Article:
Del Rosario: Aquino admin did all ‘necessary, possible means’ on sea row
MANILA, Philippines — Former Foreign Affairs Secretary Albert del Rosario on Tuesday asserted that the administration of President Benigno S. Aquino III did everything it can to achieve “a peaceful conclusion” to the South China Sea dispute.
Del Rosario said the Aquino administration undertook “more bilateral consultations with (China) than any other administration” and “protested more times than anybody else.”
The ex-top diplomat of the government rejected allegations that the Aquino administration’s negligence led to China’s aggressive building of artificial islands in the disputed waters.
“We undertook the necessary, every possible means to come to a peaceful conclusion to this problem,” Del Rosario said in an interview over ABS-CBN News Channel when told that some groups accuse the Aquino administration of not acting enough to prevent China’s building of structures in the West Philippine Sea.
“We wanted a durable peaceful solution to emanate from this. It did not happen,” he added.
Del Rosario underscored China’s “very clear expansion agenda” that was based on its “unlawful premise” that it had sovereignty over the entire South China Sea.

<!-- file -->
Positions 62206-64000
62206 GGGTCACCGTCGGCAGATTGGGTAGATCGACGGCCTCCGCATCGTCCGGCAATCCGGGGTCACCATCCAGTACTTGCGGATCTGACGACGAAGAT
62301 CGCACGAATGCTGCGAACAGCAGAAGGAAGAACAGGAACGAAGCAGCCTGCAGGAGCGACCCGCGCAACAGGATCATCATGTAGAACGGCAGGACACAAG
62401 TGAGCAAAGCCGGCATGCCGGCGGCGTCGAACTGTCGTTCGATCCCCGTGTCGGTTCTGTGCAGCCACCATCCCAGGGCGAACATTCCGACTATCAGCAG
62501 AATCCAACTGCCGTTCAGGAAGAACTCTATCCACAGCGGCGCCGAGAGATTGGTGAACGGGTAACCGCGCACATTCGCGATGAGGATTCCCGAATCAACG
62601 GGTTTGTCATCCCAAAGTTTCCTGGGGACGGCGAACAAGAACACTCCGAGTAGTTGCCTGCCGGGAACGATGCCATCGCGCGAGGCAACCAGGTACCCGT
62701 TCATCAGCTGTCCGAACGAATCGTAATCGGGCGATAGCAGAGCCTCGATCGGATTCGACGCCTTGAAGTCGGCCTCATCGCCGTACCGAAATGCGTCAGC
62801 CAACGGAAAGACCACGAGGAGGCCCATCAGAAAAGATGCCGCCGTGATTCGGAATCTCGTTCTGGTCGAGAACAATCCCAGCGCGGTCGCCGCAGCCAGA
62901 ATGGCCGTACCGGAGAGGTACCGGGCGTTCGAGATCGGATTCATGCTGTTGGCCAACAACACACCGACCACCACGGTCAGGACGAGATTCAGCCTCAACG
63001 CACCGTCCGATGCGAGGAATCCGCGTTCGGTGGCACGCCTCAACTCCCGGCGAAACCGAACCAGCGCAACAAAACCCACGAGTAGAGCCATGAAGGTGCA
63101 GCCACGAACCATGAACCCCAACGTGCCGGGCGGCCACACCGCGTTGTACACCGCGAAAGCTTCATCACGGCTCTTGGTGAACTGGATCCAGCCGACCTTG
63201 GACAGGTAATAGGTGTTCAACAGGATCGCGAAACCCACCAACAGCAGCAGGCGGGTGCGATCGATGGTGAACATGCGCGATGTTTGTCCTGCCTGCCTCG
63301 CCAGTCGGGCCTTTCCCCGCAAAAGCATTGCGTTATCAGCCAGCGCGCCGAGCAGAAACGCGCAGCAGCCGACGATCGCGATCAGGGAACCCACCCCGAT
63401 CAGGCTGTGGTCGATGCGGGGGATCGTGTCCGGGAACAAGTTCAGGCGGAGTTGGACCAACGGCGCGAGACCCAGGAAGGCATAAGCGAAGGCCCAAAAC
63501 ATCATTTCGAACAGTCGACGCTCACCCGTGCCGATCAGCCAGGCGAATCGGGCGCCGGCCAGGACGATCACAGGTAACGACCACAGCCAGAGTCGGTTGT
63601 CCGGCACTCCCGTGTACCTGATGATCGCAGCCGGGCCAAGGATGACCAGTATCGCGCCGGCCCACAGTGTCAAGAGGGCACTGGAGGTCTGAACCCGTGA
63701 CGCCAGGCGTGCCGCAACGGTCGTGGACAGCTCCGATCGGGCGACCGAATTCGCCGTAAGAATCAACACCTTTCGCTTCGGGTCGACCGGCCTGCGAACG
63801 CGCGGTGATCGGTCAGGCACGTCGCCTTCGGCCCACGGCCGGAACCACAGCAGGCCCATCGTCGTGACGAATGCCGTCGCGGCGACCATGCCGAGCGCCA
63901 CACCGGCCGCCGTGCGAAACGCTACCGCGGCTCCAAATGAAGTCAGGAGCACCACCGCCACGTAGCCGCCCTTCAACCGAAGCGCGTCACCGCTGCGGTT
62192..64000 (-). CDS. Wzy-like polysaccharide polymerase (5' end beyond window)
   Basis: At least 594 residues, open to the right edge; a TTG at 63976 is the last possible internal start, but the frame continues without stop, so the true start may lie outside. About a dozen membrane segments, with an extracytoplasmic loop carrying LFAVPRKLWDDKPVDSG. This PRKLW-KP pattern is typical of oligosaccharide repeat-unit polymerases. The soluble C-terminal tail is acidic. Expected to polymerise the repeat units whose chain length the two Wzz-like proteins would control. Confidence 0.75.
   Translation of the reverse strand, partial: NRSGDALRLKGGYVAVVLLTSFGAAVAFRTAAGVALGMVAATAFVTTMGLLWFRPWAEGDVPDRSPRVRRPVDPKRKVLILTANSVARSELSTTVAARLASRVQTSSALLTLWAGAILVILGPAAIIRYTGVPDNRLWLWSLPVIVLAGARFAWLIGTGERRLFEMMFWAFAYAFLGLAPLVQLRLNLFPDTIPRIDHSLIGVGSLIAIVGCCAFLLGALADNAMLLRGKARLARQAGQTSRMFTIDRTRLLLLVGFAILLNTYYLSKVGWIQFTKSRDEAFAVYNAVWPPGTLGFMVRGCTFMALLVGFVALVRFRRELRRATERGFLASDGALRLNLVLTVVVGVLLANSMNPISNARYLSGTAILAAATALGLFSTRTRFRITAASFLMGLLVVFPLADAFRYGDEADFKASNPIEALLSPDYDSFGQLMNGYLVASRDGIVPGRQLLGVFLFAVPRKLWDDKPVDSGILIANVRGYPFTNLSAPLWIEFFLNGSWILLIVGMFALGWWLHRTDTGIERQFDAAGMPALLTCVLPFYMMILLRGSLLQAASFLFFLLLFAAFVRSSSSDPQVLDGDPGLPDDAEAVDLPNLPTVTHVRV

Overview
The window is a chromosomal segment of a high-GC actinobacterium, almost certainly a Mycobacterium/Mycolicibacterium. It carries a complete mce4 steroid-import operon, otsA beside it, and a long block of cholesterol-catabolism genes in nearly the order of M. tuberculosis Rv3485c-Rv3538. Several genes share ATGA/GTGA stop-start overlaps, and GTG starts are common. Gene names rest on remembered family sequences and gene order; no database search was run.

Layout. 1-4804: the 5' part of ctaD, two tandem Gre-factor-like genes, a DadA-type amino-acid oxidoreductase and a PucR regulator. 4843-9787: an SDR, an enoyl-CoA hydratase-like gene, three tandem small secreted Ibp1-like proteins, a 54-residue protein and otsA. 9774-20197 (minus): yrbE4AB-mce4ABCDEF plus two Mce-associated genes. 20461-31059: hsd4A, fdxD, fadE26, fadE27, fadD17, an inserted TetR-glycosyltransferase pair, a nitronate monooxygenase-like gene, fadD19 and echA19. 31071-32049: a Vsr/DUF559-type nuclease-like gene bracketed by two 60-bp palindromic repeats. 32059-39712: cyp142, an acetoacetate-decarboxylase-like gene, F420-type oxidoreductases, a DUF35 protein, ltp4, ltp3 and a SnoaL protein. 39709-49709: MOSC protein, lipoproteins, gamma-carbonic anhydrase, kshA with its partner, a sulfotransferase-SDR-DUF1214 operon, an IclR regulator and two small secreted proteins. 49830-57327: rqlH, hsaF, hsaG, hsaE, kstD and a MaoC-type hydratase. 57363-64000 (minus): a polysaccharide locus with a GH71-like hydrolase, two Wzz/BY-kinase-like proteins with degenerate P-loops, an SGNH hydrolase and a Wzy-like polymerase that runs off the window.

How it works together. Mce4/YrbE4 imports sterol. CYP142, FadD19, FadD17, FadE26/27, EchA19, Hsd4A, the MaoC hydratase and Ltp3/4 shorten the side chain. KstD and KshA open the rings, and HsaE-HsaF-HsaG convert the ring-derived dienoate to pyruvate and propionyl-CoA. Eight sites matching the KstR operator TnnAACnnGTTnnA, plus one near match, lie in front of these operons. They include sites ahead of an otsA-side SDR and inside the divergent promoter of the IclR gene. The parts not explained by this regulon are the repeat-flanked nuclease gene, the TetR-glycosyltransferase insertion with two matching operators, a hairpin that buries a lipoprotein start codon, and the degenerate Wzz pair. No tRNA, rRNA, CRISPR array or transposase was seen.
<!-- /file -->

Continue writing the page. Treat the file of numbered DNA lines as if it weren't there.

China’s strategy, he noted, involved “salami slicing” wherein it did things “slowly and illegally so that nobody notices and if they notice, it’s not an infraction big enough for anybody to get excited about.”
This approach, he also said, enabled China to seize control over contested areas in the South China Sea.
Del Rosario said that when the Aquino administration noticed this shady salami slicing scheme, they immediately called for bilateral talks with China.
“We engaged in bilateral consultations and the records would show that we have had more bilateral consultations with them than any other administration,” he said.
“We also noted that we protested more times than anybody else in out of these bilaterals,” he also said.
When the numerous bilateral talks apparently failed, Del Rosario said the Aquino administration had no choice but to put together a “legal track,” causing the Philippines’ filing of a complaint against China before the Permanent Court of Arbitration (PCA) in The Hague, Netherlands.
PCA is an intergovernmental organization providing a variety of dispute resolution between states.
The Philippines questioned the legality of China’s “nine-dash line,” which virtually covers most of the South China Sea, including areas that other Asian nations also claim.
In 2016, the arbitral tribunal ruled in favor of the Philippines. It invalidated China’s nine-dash line and affirmed the Philippines exclusive sovereign rights over the West Philippine Sea (in the South China Sea). /kga
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